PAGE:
Soft tissue injuries include bumps and bruises (contusions) and small tears of muscles (minor strains) or of ligaments and tendons near joints (minor sprains).
Contusions, mild strains, and mild sprains produce mild to moderate pain and swelling. The swelling can become discolored, turning purple after a day and becoming yellow or brown days later. The person usually can continue using the body part. People with more severe symptoms, such as deformity, an inability to walk or use an injured part, or severe pain, may have a mild strain or sprain.
However, they may also have a complete separation of bones that were attached within a joint (dislocation), partial separation of bones that were attached within a joint (subluxation), fracture , severe sprain or strain, or other severe injury. People with severe symptoms usually need medical care to determine the nature of the injury.
What are soft-tissue injuries?
Many activities can lead to soft-tissue damage of muscles, ligaments, and tendons. The result can be pain, swelling, bruising, and damage.
Soft-tissue injuries are classified as the following:
- contusions (bruises)
What is a contusion?
A contusion (bruise) is an injury to the soft tissue often produced by a blunt force such as a kick, fall, or blow. The result will be pain, swelling, and discoloration. Treatment for contusions includes Rest, Ice, Compression, and Elevation (R.I.C.E.). More serious contusions may need to be examined by a physician.
What is a sprain?
A sprain is an injury to a ligament and is often caused by a wrench or twist. Sprains often affect the ankles, knees, or wrists. The treatment for a sprain includes Rest, Ice, Compression, and Elevation (R.I.C.E.). If the ligament is torn, surgical repair may be necessary.
What is a strain?
A strain is an injury to a muscle or tendon, and is often caused by overuse, force, or stretching. The treatment for a strain is Rest, Ice, Compression, and Elevation (R.I.C.E). If a tear in the muscle occurs, surgical repair may be necessary.
To diagnose a sports injury, doctors ask when and how the injury happened, what recreational and occupational activities the person has recently or routinely been engaged in, and whether there has been a change in the intensity of the activity. Doctors also examine the injured area. People may be referred to a specialist for further testing. Diagnostic tests may include x-rays, computed tomography (CT), magnetic resonance imaging (MRI), ultrasonography, bone scanning, dual-energy x-ray absorptiometry (DEXA scanning
General measures that help increase safety during exercise are discussed elsewhere. Exercise itself helps prevent injuries because tissues become more resilient to the stresses of vigorous activities.
Use of proper equipment can help prevent injuries. For example, wearing helmets and mouth guards can help prevent injuries while playing football. For running athletes, good running shoes are essential. Running shoes should have a rigid heel counter (the back part of the shoe that surrounds the heel) to control movement of the back of the foot, a support across the instep (saddle) to prevent excessive pronation, and a padded opening (collar) to support the ankle.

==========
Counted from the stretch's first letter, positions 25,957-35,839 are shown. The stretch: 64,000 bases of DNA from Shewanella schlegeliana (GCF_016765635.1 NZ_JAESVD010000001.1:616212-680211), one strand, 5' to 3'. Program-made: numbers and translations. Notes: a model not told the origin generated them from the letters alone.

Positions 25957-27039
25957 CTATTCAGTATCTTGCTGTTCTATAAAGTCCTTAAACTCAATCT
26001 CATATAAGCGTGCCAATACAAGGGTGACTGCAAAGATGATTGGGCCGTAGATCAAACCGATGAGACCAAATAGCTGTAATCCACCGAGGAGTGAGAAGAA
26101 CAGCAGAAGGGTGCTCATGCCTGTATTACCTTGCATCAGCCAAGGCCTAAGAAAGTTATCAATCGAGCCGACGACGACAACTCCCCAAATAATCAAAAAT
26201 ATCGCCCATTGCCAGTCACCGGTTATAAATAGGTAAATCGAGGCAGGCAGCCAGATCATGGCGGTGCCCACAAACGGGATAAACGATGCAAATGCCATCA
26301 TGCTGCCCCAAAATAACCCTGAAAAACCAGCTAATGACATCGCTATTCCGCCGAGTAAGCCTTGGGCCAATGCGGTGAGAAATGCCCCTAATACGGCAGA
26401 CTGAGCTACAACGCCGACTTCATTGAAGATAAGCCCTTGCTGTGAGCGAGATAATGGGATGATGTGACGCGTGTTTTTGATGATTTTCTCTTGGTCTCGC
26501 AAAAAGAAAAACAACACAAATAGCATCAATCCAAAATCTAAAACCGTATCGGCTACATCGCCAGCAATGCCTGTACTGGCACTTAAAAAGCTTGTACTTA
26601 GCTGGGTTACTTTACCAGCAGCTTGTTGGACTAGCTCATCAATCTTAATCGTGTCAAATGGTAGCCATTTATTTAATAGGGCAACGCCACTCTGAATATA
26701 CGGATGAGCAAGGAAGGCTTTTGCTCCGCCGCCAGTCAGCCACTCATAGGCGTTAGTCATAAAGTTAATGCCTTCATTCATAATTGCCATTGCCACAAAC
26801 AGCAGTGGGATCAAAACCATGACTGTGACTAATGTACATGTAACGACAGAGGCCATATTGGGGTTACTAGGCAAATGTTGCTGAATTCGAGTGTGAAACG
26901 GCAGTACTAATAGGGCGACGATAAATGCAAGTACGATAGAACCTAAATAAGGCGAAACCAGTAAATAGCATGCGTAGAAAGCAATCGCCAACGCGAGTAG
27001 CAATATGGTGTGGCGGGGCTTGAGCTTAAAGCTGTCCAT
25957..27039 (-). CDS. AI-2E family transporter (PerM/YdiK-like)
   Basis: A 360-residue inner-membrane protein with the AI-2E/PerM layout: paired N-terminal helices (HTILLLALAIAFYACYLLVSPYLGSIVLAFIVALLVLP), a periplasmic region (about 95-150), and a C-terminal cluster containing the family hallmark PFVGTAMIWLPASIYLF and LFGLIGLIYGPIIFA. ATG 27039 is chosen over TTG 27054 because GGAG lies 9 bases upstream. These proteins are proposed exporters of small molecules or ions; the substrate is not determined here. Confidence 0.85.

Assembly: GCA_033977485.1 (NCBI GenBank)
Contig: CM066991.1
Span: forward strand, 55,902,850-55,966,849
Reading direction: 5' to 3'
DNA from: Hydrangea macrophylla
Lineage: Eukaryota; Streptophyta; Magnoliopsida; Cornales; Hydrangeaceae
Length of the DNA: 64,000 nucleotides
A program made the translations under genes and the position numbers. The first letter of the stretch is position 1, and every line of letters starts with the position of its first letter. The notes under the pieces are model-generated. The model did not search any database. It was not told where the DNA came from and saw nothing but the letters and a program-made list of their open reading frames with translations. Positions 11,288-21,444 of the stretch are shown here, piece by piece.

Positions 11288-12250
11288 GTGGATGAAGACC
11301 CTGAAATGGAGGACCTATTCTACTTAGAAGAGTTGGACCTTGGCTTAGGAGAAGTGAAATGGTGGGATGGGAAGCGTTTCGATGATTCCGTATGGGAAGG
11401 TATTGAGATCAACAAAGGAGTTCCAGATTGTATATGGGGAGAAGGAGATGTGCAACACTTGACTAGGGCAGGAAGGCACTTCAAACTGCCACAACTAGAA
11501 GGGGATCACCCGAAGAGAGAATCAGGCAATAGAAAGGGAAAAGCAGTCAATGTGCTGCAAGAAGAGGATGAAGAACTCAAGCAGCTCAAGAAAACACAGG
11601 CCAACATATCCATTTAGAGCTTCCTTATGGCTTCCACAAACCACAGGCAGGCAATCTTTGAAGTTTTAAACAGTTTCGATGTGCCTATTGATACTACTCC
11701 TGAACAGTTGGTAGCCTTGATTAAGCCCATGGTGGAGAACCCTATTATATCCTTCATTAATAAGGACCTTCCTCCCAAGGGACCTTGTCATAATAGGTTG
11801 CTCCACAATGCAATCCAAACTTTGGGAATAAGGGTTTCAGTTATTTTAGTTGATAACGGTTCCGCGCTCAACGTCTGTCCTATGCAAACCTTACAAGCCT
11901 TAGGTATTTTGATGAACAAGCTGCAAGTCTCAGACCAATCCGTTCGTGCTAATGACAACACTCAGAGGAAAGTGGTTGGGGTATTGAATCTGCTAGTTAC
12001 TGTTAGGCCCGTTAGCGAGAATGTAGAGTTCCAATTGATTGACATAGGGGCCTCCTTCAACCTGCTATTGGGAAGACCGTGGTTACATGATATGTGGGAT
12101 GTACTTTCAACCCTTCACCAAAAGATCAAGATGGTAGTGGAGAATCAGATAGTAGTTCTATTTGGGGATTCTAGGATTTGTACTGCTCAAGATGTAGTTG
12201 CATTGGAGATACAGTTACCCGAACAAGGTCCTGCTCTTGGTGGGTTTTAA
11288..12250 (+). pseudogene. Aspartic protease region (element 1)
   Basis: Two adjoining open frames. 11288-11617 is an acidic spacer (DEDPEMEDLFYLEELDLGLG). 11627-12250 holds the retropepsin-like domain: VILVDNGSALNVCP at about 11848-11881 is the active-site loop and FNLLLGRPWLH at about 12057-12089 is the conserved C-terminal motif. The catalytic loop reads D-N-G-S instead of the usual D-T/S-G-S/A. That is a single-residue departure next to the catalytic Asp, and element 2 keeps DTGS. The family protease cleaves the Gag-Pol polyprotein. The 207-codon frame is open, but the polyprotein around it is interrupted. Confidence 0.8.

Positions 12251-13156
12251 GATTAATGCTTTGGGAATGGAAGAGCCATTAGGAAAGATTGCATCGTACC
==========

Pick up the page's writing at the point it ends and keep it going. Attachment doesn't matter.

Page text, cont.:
Shoe inserts (orthotics) can sometimes help correct problems such as excessive pronation. The inserts, which may be flexible, semirigid, or rigid and may vary in length, should be fitted into appropriate running shoes. The shoes must have adequate space for the inserts, which replace the inserts found in the shoes at the time of purchase.
Stopping exercise at the first sign of pain, which precedes most overuse injuries, limits the degree of injury to muscles and tendons.
After sustaining a sports injury, athletes often want to know how quickly they can resume activity. Recovery time depends on the severity of the injury. Initially, exercise of previously injured areas should be of low intensity to strengthen weak muscles, tendons, and ligaments and prevent re-injury. Often, athletes need to adjust their technique to avoid re-injury. For example, a racquet sports player who has tennis elbow may need to alter technique for use of the racquet.
Treatment of sports injuries is similar to treatment of non-sports injuries :
Initial Treatment: Immediate treatment for almost all injuries consists of rest, ice, compression, and elevation (RICE). The injured part is rested immediately to minimize internal bleeding and swelling and to prevent further injury.
The injured part swells because fluid leaks from blood vessels. By causing the blood vessels to constrict, ice reduces their tendency to leak, thus limiting swelling. Ice also helps to reduce pain and muscle spasms and limit tissue damage.
Ice and cold packs should not be applied directly to the skin, because doing so could irritate or damage the skin. They should be enclosed (for example, in plastic) and placed over a towel or facecloth. An elastic bandage can be wrapped around the ice pack to keep it in place while the injured part is elevated. The ice is removed after 20 minutes, left off for 20 minutes or longer, and then reapplied for 20 minutes. This process can be repeated several times during the first 24 hours.
Whether or not ice is in place, wrapping the injured part with an elastic bandage compresses the injured tissue and limits internal bleeding and swelling. The wrap is thus kept on until the injury heals.
The injured area should be elevated above heart level so that gravity can help drain the accumulated fluid that causes swelling and pain. If possible, fluid should drain on an entirely downhill path from the injured area to the heart. For example, for a hand injury, the elbow, as well as the hand, should be elevated.
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